How Did Genghis Kahn Shaped The World

Submitted By joshpadilla
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Genghis Kahn and how he shaped the world
Joshua Padilla
American Military University
Brian Carey

Genghis Kahn and how he shaped the world
For one to really know who Genghis Kahn really was, we must go back to the early years of his life. He was born in Mongolia around 1155 to a Borjogin tribal leader by the name of Yesukhei (Gentzel, n.d.). The Borjigin tribe is said to be decedent of Khabul Khan. Genghis khan’s mother taught him one of the most important skills that would lead to his great success, that is, to form alliances and make many allies.
When Genghis Kahn was a young boy of just nine years old, he was taken to live with his future wife Borte, by his father. As his father made the long journey home, he had fallen victim to a rival tribe (McKay, 2009). This tribe was known as the Tartars. The Tartar’s poisoned his father, and when Genghis Kahn herd what had happened to his father, he returned home to claim his throne as tribal chief. But due to his young age, many of the tribal people could not look to him as a leader (McKay, 2009). Him and his mother were treated terribly and lived in poverty.
At the age of twenty, he was captured by a different rivaling tribe, which marked the beginning of Genghis Kahn, the great Kahn, and worldwide domination of the eastern continents. He did not remain in captivity long; he escaped with the help of a few other captured men, and sought revenge. Once he returned to his home, he enlisted the help of his friends and allies. They formed an assault squad that went back to the rival tribe and killed everyone in the village (McKay, 2009). It was from here, he built an army of vast proportions that would develop into the world’s first modern military.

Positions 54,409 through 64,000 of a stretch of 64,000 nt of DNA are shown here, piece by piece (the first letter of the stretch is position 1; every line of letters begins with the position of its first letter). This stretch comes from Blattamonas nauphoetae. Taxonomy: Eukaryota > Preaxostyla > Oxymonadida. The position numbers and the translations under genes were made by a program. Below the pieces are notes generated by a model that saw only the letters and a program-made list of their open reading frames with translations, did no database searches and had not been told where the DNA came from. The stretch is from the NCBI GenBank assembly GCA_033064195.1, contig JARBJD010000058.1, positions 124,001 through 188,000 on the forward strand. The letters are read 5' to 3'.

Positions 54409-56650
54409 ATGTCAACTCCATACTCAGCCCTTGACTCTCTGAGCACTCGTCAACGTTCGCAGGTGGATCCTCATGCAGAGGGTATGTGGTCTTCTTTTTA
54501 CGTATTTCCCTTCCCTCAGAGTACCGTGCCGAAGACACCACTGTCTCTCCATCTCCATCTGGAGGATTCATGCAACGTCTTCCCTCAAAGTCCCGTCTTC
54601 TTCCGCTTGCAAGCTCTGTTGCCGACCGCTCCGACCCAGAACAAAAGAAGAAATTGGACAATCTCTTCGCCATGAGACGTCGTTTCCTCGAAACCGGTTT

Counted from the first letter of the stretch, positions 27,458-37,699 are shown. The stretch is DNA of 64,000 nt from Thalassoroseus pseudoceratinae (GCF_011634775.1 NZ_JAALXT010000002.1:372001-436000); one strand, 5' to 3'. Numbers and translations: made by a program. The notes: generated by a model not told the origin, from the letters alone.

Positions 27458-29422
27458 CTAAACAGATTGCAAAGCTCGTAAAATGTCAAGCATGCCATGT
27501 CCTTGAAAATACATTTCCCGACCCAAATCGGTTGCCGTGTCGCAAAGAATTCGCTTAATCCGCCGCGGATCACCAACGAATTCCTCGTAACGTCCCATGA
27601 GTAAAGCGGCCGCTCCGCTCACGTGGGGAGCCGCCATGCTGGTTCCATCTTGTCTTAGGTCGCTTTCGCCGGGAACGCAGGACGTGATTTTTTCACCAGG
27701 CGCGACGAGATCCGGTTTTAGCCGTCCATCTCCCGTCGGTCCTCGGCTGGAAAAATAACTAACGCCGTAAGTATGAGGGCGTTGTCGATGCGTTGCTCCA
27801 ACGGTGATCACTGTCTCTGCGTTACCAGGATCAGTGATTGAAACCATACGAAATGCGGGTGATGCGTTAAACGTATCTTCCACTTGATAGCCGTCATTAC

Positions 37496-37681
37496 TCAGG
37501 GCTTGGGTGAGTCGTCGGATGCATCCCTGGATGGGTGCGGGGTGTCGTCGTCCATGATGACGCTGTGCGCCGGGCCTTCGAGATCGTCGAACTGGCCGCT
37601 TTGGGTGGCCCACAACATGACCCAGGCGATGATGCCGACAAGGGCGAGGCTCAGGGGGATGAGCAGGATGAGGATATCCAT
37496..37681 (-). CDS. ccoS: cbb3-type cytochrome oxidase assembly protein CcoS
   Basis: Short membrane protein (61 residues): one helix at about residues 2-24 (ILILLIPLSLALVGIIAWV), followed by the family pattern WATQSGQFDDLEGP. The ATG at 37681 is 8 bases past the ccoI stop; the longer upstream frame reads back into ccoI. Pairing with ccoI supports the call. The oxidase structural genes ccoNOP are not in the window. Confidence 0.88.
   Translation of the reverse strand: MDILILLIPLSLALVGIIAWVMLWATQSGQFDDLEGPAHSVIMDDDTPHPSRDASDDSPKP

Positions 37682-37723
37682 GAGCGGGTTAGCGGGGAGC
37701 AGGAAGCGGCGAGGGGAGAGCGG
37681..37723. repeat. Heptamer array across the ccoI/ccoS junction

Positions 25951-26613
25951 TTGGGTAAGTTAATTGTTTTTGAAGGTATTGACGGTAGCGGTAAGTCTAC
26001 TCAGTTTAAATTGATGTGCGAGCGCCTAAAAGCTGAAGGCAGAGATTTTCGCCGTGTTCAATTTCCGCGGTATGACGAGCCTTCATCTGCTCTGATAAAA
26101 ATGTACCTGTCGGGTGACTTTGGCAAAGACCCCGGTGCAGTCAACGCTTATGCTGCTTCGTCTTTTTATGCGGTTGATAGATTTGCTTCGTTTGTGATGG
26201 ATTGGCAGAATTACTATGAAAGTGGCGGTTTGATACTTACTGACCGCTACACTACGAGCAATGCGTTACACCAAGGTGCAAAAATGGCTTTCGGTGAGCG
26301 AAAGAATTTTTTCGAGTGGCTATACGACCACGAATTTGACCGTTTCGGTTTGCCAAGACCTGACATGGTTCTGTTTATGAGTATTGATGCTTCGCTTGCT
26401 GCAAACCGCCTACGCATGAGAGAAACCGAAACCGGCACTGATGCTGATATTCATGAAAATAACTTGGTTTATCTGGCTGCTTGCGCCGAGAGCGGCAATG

Genghis Kahn developed what is considered to be the world’s most technologically advanced and most powerful military for his time (Matteucci, 2004). He was successful at building such a great military due to his keen leadership and ability to make allies. Those that chose not to join him would be struck down and massacred. This gave strong motivation for surrounding tribes to join the Mongolian empire. Genghis Kahn’s armies grew from twenty thousand to over seven hundred thousand during his rule as great Kahn. They were more than just forced fighters; they were highly trained and equipped with the most technologically advanced equipment (Matteucci) (McKay, 2009). They also developed the world’s first ranking structure which is much similar to the ones seen in today’s modern world. This made the soldiers want to fight for him, for those who performed great were rewarded and held higher ranking positions.
Although Genghis Kahn was a ruthless individual, he was highly tolerant of many religions (McKay, 2009). The diversity of religion’s and cultural beliefs with in the Mongolian empire consisted of everything from Christianity to Hinduism. This was a very uncommon tradition during the 13th century. One would even see leaders of different religions coinciding with one another. This was in part because of the tax exempt status that they received, which most often kept the peace amongst the different religions (McKay, 2009). Religious temples were built along major trade routes and serve the purpose of sanctuaries. Much like todays typical solicitors, they would try to recruit the travelers that passed by, by taking some in and sheltering them. This aided in the expansion of the